Part of the reason Emma is reluctant to believe is that she doesn’t want to believe. She has no interest in being anyone’s savior—except maybe Henry’s. She’s has no desire for the type of responsibility that role would place on her shoulders. So her instinct is to run away, as she likely has so many times before in her difficult life—run from responsibility, run from her destiny. She was probably so effective as a bail-bondswoman before she came to Storybrooke because she’s not very different from the people she pursued. And here she is, once again, preparing to run. But this time, she plans on taking her son with her, kidnapped and sneaking away in the night. I doubt she’ll get very far, don’t you?
It’s appropriate that the Storybrooke version of Pinocchio is a writer—at weaver of stories. After all, Pinocchio told stories—lied—to Geppetto; he created fantasies and fabrications, exactly what a storyteller does.
I really like the uneasy alliance that seems to be forging between August and Mr. Gold. Gold understands August’s importance in the story; it is his destiny, after all, to convince Emma of her role in breaking the Evil Queen’s curse. And Gold has a personal stake in putting things back the way they were. He has not found Baelfire in Storybrooke; yes, he has been transported to a “land without magic” but is it this land? All this time and he’s not found his son. He must go back to Fairy Tale Land to find his happy (or at least happier) ending. As must they all.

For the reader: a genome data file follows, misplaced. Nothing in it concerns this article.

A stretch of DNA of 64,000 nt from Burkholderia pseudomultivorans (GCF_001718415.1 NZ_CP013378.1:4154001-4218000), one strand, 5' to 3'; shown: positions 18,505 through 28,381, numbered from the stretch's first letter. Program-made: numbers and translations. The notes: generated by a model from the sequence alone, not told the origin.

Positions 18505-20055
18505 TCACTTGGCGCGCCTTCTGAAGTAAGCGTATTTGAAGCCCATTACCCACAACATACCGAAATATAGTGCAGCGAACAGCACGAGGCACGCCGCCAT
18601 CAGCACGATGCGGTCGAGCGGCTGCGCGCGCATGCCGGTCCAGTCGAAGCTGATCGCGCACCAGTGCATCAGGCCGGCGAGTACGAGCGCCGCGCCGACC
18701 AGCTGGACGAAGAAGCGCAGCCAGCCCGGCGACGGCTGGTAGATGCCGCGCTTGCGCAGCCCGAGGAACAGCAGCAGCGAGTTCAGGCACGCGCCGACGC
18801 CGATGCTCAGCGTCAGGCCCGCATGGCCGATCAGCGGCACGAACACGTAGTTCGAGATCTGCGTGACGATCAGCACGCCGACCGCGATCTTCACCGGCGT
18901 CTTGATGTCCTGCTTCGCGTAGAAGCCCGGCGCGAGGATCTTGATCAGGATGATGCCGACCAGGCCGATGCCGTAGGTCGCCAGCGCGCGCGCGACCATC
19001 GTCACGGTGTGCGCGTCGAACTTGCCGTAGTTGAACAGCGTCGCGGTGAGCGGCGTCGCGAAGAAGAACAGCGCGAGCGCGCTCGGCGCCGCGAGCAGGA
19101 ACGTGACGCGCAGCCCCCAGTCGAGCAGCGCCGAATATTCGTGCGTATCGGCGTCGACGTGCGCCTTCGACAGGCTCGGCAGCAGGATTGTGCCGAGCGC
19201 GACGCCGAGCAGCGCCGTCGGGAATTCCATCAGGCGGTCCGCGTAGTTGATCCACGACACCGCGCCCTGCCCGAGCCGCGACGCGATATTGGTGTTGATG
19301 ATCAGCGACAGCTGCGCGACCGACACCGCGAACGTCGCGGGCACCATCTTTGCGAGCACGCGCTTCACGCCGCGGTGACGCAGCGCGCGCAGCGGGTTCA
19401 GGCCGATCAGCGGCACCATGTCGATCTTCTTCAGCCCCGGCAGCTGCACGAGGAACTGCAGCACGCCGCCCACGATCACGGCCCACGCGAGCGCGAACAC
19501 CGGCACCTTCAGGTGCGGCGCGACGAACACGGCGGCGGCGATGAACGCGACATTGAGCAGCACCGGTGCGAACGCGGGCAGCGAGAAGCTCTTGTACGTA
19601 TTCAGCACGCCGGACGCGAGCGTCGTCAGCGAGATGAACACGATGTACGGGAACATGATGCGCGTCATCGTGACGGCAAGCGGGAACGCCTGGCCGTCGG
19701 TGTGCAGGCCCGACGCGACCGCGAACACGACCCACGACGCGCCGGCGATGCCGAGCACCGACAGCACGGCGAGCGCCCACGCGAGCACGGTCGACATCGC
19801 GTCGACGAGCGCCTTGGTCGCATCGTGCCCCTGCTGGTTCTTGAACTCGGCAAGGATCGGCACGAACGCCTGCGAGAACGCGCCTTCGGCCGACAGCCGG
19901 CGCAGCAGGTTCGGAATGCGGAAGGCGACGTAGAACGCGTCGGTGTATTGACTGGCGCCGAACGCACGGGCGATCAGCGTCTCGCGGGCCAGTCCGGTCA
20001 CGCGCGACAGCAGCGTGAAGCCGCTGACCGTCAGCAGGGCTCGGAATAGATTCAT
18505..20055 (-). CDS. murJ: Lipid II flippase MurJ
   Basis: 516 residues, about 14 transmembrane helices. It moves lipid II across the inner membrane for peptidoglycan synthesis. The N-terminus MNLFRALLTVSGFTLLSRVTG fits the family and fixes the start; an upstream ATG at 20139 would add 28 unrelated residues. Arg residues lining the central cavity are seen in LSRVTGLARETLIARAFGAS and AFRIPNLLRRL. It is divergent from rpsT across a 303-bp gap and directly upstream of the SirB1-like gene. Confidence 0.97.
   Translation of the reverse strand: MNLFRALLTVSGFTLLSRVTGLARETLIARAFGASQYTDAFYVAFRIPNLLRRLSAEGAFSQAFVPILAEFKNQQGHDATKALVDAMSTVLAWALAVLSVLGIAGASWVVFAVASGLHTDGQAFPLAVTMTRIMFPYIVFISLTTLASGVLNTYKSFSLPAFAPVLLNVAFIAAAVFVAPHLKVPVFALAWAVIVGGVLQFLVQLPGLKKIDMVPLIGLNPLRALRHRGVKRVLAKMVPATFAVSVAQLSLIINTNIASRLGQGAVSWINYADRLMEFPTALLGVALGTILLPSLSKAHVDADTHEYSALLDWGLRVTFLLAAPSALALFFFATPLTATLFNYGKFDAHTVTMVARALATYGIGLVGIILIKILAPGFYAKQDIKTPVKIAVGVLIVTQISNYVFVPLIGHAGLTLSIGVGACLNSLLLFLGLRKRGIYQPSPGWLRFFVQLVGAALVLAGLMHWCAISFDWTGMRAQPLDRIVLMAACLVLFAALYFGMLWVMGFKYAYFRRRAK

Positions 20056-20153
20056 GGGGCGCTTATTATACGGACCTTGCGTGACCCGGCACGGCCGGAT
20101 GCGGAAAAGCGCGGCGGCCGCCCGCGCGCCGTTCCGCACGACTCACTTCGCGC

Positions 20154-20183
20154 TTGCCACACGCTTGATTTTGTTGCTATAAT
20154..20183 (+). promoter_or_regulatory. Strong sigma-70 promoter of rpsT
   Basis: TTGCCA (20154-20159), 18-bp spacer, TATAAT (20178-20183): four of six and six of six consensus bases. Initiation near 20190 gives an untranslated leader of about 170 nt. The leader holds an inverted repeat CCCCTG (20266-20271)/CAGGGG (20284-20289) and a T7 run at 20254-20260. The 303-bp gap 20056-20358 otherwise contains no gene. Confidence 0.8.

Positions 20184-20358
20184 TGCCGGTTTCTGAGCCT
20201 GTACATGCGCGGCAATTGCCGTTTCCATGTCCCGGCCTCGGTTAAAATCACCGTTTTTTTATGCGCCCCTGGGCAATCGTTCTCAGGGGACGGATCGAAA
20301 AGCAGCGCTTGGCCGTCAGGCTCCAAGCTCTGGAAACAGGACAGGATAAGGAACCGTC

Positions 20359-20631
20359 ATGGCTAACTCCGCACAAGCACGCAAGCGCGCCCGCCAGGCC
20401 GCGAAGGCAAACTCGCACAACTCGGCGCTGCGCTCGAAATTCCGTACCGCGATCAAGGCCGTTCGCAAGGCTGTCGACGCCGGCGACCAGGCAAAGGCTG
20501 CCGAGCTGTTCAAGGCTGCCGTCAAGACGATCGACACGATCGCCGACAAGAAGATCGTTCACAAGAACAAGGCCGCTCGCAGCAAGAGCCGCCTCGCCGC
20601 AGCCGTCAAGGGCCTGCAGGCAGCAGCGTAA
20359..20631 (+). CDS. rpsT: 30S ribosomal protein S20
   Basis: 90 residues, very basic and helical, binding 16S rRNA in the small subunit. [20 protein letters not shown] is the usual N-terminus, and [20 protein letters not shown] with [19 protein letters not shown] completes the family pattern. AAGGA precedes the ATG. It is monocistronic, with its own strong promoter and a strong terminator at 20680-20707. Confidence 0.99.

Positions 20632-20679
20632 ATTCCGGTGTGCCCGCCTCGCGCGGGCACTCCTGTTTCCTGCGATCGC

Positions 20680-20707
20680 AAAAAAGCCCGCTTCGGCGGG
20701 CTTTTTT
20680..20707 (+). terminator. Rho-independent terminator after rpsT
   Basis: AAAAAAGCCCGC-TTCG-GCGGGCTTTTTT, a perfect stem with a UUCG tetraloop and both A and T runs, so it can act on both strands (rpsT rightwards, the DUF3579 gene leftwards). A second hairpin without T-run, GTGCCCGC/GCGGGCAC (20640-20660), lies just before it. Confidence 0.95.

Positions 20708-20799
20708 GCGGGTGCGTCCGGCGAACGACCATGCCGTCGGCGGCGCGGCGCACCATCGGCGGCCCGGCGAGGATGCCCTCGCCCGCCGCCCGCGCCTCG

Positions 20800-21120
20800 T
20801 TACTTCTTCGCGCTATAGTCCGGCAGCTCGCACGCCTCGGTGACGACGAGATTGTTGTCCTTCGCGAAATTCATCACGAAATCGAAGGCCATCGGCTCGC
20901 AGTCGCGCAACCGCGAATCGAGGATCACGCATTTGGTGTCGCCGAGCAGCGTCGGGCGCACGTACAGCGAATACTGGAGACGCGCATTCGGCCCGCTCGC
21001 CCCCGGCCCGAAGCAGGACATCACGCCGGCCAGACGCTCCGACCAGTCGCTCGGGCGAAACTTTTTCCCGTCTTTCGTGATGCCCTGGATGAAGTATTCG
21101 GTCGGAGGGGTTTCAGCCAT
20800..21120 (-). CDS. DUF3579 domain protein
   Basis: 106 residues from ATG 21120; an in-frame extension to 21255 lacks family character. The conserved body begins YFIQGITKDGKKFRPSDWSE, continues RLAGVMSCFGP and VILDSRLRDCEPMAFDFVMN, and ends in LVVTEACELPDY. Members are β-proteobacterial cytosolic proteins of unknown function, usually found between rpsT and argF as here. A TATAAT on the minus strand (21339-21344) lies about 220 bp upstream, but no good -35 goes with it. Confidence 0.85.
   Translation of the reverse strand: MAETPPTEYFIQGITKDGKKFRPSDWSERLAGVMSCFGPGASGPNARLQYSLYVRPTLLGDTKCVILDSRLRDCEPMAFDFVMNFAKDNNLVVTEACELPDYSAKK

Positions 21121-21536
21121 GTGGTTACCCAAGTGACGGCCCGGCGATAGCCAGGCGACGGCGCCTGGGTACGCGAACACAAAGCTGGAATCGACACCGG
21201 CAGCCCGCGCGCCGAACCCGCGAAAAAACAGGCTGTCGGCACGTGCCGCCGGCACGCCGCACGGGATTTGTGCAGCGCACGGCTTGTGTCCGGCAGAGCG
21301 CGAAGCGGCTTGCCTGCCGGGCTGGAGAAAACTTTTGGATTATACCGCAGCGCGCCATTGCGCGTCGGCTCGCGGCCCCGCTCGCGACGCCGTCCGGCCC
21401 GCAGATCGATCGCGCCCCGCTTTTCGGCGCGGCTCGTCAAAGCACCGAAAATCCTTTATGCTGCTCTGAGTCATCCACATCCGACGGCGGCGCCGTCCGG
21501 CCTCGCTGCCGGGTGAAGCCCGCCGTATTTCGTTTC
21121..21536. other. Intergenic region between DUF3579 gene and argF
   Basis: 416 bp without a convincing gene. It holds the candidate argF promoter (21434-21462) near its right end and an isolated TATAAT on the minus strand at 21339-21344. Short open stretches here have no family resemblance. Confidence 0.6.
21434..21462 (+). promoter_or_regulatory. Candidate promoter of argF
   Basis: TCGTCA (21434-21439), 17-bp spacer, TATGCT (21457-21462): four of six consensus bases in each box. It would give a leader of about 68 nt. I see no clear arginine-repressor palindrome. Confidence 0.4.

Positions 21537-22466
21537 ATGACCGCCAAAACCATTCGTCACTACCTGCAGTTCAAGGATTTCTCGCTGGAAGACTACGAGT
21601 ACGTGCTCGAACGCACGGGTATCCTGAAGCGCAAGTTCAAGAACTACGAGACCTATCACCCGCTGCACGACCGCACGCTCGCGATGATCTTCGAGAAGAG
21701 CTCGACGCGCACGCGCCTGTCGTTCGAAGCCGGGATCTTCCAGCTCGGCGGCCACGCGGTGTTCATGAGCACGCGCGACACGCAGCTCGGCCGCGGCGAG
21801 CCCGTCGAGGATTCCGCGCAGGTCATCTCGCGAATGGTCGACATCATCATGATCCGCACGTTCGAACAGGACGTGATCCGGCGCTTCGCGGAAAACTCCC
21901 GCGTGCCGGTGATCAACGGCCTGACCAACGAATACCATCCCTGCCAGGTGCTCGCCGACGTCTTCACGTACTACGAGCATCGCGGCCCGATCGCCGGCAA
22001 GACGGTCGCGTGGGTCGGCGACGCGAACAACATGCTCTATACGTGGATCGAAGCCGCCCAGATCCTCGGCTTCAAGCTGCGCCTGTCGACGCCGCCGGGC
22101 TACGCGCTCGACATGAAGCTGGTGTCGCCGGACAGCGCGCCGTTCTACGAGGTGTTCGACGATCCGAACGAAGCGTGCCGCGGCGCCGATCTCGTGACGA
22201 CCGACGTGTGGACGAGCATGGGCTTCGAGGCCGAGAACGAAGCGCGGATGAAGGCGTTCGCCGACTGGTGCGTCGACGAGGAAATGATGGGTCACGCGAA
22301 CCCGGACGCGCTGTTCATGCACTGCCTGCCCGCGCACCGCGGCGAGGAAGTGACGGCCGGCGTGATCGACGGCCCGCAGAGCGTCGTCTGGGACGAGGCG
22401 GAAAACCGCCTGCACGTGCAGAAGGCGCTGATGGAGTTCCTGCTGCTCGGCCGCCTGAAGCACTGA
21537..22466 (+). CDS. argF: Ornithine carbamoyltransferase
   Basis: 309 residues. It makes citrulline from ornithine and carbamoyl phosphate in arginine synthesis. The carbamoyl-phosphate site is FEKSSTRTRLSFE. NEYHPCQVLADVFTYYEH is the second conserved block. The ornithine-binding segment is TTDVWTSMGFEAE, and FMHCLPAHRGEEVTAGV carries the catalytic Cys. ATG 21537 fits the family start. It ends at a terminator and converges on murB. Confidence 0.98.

I wonder too if Gold is curious about how much August knows—and how he found out. Has August come across Baelfire in his travels? Or were they friends back in Fairy Tale Land?
It is an interesting little dig that Gold delivers to August, making certain that his father is in the shop when he arrives. August had cruelly fooled Gold into believing he was Baelfire—only to break that fantasy quickly. Now Gold shows August his real father—but August cannot let him know of their true connection. It’s an equally cruel act—but not undeserved.
I had wondered after last week’s episode why August, if he’s not Baelfire, had reacted so emotionally to Gold’s words of remorse and regret. He seems deeply touched by the emotion of the non-reunion. But I get it now.
Of course August had been thinking of his exile from his own father—and the remorse he feels for having let him down. Gold’s emotions—his sincerity and vulnerability in that instant—really resonates with August’s own feelings for his father. It was, for me this week, another “aha” moment.
And then there’s the queen…er…Regina. With Mary Margaret exonerated for Kathryn’s non-death, she has to find another way to keep true love apart. What to do? What to do? What better way than to seduce David (Josh Dallas) and charm the pants off Prince Charming. But for all her own shallow charms and smarmy damsel-in-distress act, Regina can’t win David from his true love—not for all the sycophantic mirrors in Storybrooke! So it’s back to the drawing board for her. She really is a black widow spider, isn’t she?
So what is to come next? There are only two episodes remaining to this season and many loose ends to tie up. And like a good novel, the end of this season is something I both anticipate and lament.
Once Upon a Time airs Sundays, 8:00 p.m. ET on ABC.Powered by Sidelines